Sunday, December 29, 2013

Cthulhu (2007) - Review - @BrandonCSites / #Horror / #HPLovecraft


Cthulhu (2007) ***1/2 
D: Dan Gildark 
C: Jason Cottle, Scott Green, Dennis Kleinsmith, Tori Spelling 
P: Based on H.P. Lovecraft's novella The Shadow Over Innsmouth. This loose adaptation finds a gay man called back from the city to oversee the auction of his mother's house after her untimely death, only to find he is the latest family member to be affected by a curse that has plagued all of the males in his family and to a greater extent has effected the small seaside town that he is from. 

Almost every director that has ever tried to take on an H.P. Lovecraft adaptation has failed miserably. The reason most directors who have tackled Lovecraft have failed is, because they have tried to visual everything. Since Lovecraft’s work tends to be on the ambiguous side, horror fans can interpret it a million different ways. No one way is right or wrong, one way another, but when a Lovecraft adaptation tries to visual something, it is bound to leave many people dissatisfied, because the visual will never be quite what a reader had pictured in their mind or it won’t have the effectiveness of what they have visualized while reading a Lovecraft story.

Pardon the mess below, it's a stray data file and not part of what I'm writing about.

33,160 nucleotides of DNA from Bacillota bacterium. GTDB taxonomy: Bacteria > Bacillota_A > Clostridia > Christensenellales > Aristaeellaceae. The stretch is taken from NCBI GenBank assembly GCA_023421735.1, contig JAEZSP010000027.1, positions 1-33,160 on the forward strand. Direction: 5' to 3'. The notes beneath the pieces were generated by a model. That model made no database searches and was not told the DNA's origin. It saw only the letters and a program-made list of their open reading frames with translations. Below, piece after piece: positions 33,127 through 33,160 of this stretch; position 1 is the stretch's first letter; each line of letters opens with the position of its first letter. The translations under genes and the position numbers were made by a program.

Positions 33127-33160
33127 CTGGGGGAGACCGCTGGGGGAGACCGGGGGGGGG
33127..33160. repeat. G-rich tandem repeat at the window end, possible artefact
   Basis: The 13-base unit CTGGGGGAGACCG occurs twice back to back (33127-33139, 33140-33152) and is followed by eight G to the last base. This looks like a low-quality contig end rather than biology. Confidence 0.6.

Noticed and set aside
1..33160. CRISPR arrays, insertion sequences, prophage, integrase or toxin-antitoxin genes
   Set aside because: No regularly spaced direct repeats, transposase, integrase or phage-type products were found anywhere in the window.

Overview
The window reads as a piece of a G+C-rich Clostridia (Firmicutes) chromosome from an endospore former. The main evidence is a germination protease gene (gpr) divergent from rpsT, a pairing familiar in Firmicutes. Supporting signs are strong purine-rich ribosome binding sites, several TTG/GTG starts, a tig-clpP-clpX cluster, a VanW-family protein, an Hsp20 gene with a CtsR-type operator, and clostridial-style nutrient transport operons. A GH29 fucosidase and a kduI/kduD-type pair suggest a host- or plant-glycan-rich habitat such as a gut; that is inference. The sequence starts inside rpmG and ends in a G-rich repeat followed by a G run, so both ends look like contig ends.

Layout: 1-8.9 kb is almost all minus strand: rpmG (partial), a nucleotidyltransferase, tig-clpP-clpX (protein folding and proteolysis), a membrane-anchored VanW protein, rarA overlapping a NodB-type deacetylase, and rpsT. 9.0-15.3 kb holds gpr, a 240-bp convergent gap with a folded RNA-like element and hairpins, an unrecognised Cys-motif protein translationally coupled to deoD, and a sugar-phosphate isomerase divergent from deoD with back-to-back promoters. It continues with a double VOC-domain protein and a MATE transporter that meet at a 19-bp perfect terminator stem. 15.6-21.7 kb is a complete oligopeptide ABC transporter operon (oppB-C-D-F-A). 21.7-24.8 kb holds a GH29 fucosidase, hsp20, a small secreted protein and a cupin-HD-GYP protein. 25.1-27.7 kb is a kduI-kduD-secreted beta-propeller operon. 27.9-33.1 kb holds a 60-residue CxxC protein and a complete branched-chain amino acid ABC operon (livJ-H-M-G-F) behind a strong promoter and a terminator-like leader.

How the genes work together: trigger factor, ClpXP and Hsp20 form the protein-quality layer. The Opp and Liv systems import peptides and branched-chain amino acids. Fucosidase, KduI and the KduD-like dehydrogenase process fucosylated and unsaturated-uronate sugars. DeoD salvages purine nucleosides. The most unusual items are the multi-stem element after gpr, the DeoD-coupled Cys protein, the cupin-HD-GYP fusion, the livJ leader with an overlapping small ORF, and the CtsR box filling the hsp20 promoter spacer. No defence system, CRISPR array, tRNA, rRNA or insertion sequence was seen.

What Cthulhu gets right, that so many of these other films get wrong, is that it creates an ever growing sense of dread through a series of puzzling events that leaves viewers questioning what has happened to whom or if it even really happened to begin with. In an era, when directors have a wide variety of makeup, costumes, computer effects, etc, Cthulhu isn't afraid to be ambiguous and let the terror unfold in the viewers mind. 

Cthulhu is the type of film that takes chances. It those risks that make it work. From presenting a gay main character in a very tangible relationship, to the casting of Tori Spelling in a very effective performance, to the film's overall sensibility of not spelling everything out and allowing for people to ponder over the material & form their own conclusions. Cthulhu achieves something nearly impossible, that sense of H.P. Lovecraft in the visual form of a movie. [R] 105 mins.

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